My conclusion: Request Court Approval.  Every Time.

Section 13-401, et seq. does provide some protection to the purported tortfeasor.  If the minor recovers a net sum of $5,000.00 or more, the “person responsible for the payment of the money” (defined as including the minor/guardian’s attorney, any defendant, and insurers) shall make the check payable to “______, trustee under Title 13 of the Estates and Trust Article, Annotated Code of Maryland, for ______, minor.”  Issuance of a check in this manner establishes the person named on the check as the legal trustee of the proceeds.  Alternatively, the Court may appoint a guardian of the monetary property, and the check is then made to the guardian.  The obvious protection afforded to the tortfeasor and his insurer through this practice is that, by complying with the statute, the tortfeasor has taken the mandated steps to ensure that the minor’s property has been safeguarded for the minor’s benefit – in effect, passing off responsibility for the maintenance and safekeeping of the property to the trustee or guardian.  Accordingly, if funds are misappropriated, mismanaged, or misused in such a way that would cause the minor, upon reaching majority to have a cause of action against the trustee/guardian alleging a breach of the guardian’s fiduciary duty owed to the minor.  However, no such cause of action would exist against the tortfeasor.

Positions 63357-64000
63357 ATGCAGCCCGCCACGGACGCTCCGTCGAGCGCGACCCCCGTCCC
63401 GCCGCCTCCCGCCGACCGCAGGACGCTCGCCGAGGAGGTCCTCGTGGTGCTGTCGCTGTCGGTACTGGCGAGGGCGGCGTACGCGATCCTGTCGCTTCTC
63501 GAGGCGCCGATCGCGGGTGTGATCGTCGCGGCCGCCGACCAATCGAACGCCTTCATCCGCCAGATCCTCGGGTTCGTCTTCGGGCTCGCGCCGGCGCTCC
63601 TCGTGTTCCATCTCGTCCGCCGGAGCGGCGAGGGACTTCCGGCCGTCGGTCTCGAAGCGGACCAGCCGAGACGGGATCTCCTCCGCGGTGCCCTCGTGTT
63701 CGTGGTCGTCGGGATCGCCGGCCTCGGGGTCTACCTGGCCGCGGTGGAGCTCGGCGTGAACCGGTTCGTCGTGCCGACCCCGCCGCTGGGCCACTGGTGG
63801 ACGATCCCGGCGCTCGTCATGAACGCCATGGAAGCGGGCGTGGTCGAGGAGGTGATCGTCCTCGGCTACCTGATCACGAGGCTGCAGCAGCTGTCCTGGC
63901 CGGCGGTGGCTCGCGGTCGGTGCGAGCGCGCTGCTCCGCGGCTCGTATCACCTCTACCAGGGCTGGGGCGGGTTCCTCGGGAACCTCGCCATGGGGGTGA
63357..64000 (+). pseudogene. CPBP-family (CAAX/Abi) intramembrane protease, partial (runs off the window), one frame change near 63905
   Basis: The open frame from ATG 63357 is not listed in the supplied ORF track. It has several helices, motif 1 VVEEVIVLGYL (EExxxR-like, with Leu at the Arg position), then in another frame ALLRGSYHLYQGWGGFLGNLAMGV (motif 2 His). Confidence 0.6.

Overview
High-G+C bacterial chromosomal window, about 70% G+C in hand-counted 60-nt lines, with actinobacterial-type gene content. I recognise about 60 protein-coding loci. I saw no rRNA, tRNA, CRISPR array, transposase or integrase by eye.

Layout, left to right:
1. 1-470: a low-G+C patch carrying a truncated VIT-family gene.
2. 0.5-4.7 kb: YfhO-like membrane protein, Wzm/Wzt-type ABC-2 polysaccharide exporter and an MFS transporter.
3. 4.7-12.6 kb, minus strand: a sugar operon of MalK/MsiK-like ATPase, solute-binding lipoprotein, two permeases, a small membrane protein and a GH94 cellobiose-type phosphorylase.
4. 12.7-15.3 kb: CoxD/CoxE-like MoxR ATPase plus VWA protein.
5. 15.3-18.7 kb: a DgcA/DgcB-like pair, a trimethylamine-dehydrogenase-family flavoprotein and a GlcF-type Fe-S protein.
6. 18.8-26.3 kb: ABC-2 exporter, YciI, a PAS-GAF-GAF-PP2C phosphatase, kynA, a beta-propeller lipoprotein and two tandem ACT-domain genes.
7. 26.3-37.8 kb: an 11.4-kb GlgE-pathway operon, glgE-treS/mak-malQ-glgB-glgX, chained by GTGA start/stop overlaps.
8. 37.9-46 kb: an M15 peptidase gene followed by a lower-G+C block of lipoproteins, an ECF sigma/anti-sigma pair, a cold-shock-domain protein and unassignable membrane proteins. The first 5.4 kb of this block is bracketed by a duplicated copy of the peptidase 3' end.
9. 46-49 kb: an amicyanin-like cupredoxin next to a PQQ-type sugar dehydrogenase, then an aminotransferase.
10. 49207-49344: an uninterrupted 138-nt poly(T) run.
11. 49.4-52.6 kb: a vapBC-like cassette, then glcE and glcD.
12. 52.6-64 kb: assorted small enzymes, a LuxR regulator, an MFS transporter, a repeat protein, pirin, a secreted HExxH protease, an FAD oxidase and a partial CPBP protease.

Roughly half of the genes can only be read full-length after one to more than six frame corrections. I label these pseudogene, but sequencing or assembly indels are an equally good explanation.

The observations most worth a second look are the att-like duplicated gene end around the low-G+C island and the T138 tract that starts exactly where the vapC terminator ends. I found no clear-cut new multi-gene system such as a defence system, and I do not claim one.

However, the statute only addresses half of the problem – claims arising from the mismanagement of funds once they are paid.  It does not address the sufficiency or fairness of the settlement amount or verify that the payment is made with the intent of releasing all claims by the minor.  When the minor turns 18, she will have three years in which to file any lawsuits relating to the underlying occurrence, which could include claims that the settlement was collusive and constructed in a manner to limit the minor’s recovery to the benefit of other claimants.  While such a claim would generally be more of a problem for the minor’s guardians and attorneys, the torfeasor and his insurer would not be immune from such a suit.  Further, the now adult child could claim that the settlement did not include all claims that could have been brought on the minor’s behalf, and therefore she could try to assert them in her own name.  These claims open up a tortfeasor and the insurer to new costs and potential exposure.   Therefore, in addition to preparing a thorough release, seeking court approval of the settlement helps solidify the point that the settlement was fair and in the best interests of the minor, as well as designed to compensate her for all claims that could have been asserted.  The court is a neutral arbitrator and would review the settlement and release solely to determine that they were fair to the minor.  Accordingly, obtaining judicial approval provides an additional safety net for the settling parties.  Although the child could file a suit attacking the settlement, there will have already been a judicial determination that the prior settlement was made in the minor’s best interest.  The child’s guardians and attorneys also receive the added protection afforded by judicial approval, so they are likely to be cooperative in the process.   Although going through this process may require that some additional costs be incurred at the time of settlement, it could save litigants a substantial amount of money in the long run.